By CELA on 22 Jan, 2021

Do you offer progressive meal times at your service? The idea is becoming more common in early learning environments, but some families and educators find the concept hard to digest. We look at the pros and cons of progressive mealtimes, and Pedagogical Leader Karla Wintle shares how a reflection on meal times led to the adoption of this concept in her service.

Mealtimes are an important part of each day. They offer plenty of opportunities for positive experiences and learning, including nurturing relationships, promotion of health and wellness, and a chance for children to practice social, language and self-help skills.

“Good nutrition is essential to healthy living and enables children to be active participants in play. Early childhood settings provide many opportunities for children to experience a range of healthy foods and to learn about food choices from educators and other children.” (EYLF, p.33)

What are progressive mealtimes?

Progressive mealtimes are more flexible. They allow children to eat gradually throughout the day, or when they are hungry, rather than at set times. Children can choose when they wish to eat over a longer scheduled period of time without interrupting the learning and engagement of those who don’t feel hungry, and without having to stop what they are doing to sit at a table.

How does the idea align with school readiness?

Opponents of progressive mealtimes argue that allowing children to eat whenever they are hungry is not preparing them for school because they will be expected to eat at prescribed times when they go to school.

Supporters argue that the opportunity teaches them to get to know when their body needs food and to know how they will feel if they don’t eat when the opportunity arises.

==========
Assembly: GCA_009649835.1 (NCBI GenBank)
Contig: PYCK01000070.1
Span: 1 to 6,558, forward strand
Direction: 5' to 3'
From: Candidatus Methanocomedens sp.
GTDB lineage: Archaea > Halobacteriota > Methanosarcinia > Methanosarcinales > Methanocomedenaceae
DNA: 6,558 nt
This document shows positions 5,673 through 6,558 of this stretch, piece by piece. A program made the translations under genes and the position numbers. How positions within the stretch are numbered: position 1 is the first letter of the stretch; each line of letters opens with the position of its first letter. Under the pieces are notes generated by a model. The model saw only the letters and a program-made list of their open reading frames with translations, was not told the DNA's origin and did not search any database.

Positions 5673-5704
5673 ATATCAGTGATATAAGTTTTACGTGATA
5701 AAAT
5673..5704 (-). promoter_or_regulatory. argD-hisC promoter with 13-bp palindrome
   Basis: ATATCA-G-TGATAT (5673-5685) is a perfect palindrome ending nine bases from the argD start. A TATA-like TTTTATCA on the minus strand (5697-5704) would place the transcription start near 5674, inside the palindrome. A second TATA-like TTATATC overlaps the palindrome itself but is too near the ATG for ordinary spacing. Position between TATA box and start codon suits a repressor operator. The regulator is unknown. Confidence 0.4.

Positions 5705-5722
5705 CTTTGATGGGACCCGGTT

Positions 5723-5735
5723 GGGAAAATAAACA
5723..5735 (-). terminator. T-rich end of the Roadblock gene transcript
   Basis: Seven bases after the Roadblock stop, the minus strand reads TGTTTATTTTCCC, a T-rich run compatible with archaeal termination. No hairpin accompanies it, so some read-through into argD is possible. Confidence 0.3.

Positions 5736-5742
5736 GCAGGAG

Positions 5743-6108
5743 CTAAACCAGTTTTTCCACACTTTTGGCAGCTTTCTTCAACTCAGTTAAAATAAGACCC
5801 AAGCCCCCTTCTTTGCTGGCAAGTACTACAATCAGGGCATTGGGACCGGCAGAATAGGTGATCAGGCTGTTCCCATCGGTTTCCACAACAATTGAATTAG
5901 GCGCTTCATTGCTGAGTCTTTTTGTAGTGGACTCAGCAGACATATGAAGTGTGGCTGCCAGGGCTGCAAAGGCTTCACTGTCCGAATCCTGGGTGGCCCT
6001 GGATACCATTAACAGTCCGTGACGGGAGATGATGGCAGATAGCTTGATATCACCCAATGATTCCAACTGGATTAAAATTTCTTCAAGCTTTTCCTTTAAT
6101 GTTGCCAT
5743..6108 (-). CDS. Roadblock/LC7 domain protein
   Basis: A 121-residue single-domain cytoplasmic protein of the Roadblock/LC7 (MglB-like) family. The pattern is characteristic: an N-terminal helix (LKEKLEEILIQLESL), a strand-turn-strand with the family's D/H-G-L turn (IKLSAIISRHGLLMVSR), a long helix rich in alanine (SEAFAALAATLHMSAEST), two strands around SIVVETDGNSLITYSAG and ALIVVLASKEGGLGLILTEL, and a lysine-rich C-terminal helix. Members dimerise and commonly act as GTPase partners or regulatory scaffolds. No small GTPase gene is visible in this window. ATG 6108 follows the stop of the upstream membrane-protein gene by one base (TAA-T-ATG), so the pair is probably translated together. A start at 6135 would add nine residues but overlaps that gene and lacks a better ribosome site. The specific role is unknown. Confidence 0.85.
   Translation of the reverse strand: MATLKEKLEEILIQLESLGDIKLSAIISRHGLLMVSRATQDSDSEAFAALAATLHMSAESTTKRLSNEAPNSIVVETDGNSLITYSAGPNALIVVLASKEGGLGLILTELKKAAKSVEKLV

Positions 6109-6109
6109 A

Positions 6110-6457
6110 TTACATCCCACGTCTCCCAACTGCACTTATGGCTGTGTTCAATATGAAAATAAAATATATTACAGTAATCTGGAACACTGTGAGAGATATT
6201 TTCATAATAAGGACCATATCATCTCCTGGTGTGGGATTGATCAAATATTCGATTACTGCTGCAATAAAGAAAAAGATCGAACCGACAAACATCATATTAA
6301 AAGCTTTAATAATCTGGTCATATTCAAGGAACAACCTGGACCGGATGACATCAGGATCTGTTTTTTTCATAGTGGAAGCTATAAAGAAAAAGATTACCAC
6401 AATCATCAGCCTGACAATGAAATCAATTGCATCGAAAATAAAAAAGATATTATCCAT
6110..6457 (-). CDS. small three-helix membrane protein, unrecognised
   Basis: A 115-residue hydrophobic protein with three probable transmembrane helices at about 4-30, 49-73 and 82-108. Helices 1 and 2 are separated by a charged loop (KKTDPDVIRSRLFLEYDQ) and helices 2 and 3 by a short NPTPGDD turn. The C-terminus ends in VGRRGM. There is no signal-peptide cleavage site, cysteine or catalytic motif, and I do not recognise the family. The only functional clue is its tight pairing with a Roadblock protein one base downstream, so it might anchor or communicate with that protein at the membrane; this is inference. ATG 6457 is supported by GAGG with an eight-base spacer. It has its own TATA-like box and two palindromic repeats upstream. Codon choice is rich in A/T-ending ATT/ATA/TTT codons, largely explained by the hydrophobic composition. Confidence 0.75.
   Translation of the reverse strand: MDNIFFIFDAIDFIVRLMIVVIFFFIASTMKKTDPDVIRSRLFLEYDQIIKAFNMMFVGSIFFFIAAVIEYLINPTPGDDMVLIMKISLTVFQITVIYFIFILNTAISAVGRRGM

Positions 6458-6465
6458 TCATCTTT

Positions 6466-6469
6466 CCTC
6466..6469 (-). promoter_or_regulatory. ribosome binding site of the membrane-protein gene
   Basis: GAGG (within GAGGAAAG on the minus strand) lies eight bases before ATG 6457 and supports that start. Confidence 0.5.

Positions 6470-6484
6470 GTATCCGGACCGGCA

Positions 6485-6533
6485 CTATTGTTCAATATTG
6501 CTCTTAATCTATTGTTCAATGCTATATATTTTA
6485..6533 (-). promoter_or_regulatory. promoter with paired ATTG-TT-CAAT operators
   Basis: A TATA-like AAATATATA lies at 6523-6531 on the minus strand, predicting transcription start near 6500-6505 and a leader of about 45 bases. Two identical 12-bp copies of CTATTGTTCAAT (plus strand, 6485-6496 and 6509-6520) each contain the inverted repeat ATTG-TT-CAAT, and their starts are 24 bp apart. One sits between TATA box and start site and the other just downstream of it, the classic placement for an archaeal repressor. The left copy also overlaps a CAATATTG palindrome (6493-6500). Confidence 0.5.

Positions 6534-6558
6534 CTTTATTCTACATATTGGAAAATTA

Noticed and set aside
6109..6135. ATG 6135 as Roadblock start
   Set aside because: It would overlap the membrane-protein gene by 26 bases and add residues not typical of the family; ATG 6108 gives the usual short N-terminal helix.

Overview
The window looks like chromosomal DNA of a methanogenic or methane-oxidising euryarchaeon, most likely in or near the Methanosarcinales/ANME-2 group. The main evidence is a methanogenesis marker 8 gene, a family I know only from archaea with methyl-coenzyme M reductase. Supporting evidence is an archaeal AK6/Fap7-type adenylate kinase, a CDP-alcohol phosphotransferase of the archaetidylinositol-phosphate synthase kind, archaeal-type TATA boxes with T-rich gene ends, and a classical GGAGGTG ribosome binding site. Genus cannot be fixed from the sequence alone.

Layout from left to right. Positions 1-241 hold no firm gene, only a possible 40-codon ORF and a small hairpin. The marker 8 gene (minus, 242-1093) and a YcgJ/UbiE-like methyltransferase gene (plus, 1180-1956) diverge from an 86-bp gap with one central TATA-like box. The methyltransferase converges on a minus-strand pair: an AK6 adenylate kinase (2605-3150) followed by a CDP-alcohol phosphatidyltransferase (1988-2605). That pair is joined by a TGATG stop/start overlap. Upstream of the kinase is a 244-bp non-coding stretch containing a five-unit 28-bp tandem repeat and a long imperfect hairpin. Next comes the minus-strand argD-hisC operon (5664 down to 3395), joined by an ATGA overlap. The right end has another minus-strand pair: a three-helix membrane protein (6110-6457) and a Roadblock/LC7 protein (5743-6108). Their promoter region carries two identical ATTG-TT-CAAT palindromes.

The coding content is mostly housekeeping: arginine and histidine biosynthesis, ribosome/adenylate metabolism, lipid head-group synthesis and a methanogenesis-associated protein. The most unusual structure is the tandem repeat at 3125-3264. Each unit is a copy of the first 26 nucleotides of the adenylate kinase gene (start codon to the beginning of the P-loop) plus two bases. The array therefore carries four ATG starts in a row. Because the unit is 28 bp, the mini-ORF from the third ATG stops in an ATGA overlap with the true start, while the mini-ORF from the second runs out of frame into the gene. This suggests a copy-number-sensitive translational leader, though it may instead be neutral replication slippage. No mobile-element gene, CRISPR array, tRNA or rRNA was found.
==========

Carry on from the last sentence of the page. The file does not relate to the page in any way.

What if they go hungry?

Parents and carers may worry that their child will eat through their entire lunch box in the morning, leaving them hungry in the afternoon, while others may be concerned that their child will be so involved in play that they won’t eat all day.

Proponents of progressive meal times have solutions for these concerns, which include asking parents to put afternoon tea in a separate container which is kept aside for later or having educators give reminders or prompts to children who are engrossed in play and may have forgotten about their meal.

Some centres offer a set morning and afternoon tea time, with the progressive component happening only at lunchtime. Others offer a progressive morning and afternoon tea and a more structured lunch, which can be good for children who have arrived late or leave early.

Whatever you choose to do at your service, it’s important to ensure that mealtimes are considered, inclusive and in line with your centre’s philosophy.

Karla Wintle reflects:

The notion of progressive mealtimes can either evoke positive pedagogical thinking or negative connotations linked to lack of time or organisational structure. The word progressive means something that happens gradually, for mealtimes this can be problematic for many reasons, however, the benefits of progressive mealtimes in early childhood are clearly defined in the Early Years Learning Framework (Outcome 3 – Children have a strong sense of wellbeing).

Adult led vs child-led meal times

I’ve worked in a variety of settings whereby mealtimes have looked very different. The clear delineation for me has been whether they were either adult-led or child-led.

I remember a while back walking into a toddler room where around 20 children were sitting waiting for their lunch to arrive and the educators were wondering why some of the children were banging on the table or crying.